Does anyone else miss winter yet? Spring has sprung and we’re well into our first early preview of summer. Tomorrow is going to be worse across the eastern two-thirds of Texas as we bump temperatures up a few more degrees and add a sprinkle of humidity. If that wasn’t enough tomorrow is going to be much windier. A windstorm will impact the western third of Texas. As the dryline surges east and humidity values plummet we’ll see critical to extremely critical fire weather conditions develop. A saving grace is that we’re not in extreme drought and some greenup is underway. That’ll hopefully offset what otherwise would be a major wildfire outbreak tomorrow. Nevertheless, any fires that get going could be in overdrive mode and become quite large.
The Edwards Plateau will make it into the triple digits on Wednesday. Laredo, our typical spring hotspot across the state, may end up making it above 105 degrees. The western suburbs of San Antonio could also make a run at triple digits. Low to upper 90s are expected all the way up Interstate 35 from San Antonio to Oklahoma. East Texas south to Southeast Texas may not hit 90 tomorrow, but higher humidity values will bring along an old friend called the heat index. It’s going to be hot, windy, and all those wonderful attributes that come with Texas six to eight months out of the year. We do note that a sea breeze should bring ‘heat relief’ to the immediate coastline tomorrow, so I know where I’d wanna be.
We’re expecting another high-impact wind storm across the western third of Texas tomorrow. This one shouldn’t be ‘record-breaking’ like the one back in March, but it’s going to still be quite obnoxious. Sustained winds of 40 to 50 MPH with gusts up to 70 MPH out of the west/southwest are expected in the Borderland, Trans-Pecos, Permian Basin, West Texas, and Texas Panhandle on Wednesday. It’ll be noticeably windy across the remainder of Texas too. Widespread blowing dust is probable and we’ll have to see if we get a bonified dust storm in West Texas into Northwest Texas tomorrow afternoon. As stated in the beginning of this post the combination of these winds, hot temperatures, and low humidity will set the stage for explosive wildfire growth – so be mindful. 60-70 MPH winds can easily knock down powerlines – which could ignite wildfires.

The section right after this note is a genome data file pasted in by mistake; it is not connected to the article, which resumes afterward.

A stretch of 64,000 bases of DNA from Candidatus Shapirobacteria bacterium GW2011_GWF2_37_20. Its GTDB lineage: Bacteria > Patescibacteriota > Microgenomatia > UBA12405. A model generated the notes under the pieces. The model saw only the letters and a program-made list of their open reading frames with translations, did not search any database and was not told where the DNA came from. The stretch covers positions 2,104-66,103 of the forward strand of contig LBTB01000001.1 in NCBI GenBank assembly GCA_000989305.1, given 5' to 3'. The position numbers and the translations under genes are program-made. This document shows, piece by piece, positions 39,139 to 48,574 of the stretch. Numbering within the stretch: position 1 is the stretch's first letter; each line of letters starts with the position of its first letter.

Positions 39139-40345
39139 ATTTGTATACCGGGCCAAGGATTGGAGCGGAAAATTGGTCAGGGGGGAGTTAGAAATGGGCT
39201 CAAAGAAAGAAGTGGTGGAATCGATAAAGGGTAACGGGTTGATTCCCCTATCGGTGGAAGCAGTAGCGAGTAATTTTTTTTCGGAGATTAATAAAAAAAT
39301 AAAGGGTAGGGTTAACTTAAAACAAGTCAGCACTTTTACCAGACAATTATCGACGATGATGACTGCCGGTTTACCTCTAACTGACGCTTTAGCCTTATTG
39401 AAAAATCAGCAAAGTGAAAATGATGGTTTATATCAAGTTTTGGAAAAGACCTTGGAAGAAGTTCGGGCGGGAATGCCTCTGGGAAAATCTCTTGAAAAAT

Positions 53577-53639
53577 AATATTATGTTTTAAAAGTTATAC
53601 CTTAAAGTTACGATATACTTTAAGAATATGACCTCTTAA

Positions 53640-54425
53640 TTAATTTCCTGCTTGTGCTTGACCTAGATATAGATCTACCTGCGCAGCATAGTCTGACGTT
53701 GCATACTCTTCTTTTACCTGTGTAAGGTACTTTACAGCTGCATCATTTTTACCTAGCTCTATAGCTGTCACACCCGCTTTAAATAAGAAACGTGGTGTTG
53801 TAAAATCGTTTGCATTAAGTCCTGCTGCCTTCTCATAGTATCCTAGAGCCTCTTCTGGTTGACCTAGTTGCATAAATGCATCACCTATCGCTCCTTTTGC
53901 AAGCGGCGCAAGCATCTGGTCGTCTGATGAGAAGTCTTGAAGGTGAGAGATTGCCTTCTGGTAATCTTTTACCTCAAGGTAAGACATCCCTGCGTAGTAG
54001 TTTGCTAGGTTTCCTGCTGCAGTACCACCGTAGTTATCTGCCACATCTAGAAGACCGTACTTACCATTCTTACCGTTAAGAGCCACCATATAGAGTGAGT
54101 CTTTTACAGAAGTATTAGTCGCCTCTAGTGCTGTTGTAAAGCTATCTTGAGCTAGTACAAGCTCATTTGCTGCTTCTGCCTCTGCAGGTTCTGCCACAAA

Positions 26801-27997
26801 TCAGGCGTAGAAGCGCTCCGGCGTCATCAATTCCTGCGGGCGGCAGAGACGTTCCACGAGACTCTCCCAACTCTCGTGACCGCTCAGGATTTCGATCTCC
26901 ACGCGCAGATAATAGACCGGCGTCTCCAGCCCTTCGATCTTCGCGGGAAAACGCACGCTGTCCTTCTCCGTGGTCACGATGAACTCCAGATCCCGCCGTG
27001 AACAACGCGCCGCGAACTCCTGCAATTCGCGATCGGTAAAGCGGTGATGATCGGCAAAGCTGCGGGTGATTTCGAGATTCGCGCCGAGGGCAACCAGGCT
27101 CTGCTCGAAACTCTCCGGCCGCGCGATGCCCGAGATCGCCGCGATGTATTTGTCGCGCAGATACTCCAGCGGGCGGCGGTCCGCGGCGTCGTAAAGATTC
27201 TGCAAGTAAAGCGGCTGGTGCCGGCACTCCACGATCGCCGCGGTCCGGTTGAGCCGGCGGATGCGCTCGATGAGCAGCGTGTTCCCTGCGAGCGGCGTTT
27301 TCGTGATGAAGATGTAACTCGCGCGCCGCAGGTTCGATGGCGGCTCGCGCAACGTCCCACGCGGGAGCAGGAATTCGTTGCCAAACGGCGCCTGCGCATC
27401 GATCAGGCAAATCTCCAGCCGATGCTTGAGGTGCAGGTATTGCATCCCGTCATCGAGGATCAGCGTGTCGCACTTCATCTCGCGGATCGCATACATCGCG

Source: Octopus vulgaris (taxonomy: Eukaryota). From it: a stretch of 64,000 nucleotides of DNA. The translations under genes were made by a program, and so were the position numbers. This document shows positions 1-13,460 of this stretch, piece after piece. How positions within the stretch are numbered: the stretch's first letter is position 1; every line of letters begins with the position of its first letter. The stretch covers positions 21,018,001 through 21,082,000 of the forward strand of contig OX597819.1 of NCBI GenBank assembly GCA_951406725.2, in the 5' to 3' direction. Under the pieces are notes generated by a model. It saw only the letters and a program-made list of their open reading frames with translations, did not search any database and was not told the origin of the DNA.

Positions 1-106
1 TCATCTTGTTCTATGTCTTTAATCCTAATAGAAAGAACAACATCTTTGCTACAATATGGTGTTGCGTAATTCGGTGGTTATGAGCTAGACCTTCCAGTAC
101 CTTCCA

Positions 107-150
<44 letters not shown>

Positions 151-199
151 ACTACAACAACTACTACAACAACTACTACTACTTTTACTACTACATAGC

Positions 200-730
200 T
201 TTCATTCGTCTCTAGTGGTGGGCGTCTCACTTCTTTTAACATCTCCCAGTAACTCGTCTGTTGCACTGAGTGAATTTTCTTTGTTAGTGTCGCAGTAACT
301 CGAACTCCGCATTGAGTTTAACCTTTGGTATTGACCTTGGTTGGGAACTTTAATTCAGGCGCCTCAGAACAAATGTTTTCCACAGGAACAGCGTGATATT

A very strong upper-level storm system will arrive Friday night and continue into Saturday. This system’s track will be unusually far south, which will result in a few notable forecast items to watch. The first is that the mid-week system will dislodge a cold airmass well to our north. That’ll be in place for the Friday night/Saturday morning system across the Texas Panhandle. Rain may change over to snow there and we’ll have to watch for the potential of accumulating winter weather. The second item is we could see a rapid influx of higher moisture values to the south and east of our Saturday system. That will have implications on the potential of severe weather Friday night into Saturday (which does seem to be on an uptick with today’s data). Finally, we’ll also have to watch for the threat of localized flooding as several inches of rain may fall across East Texas – an area already saturated.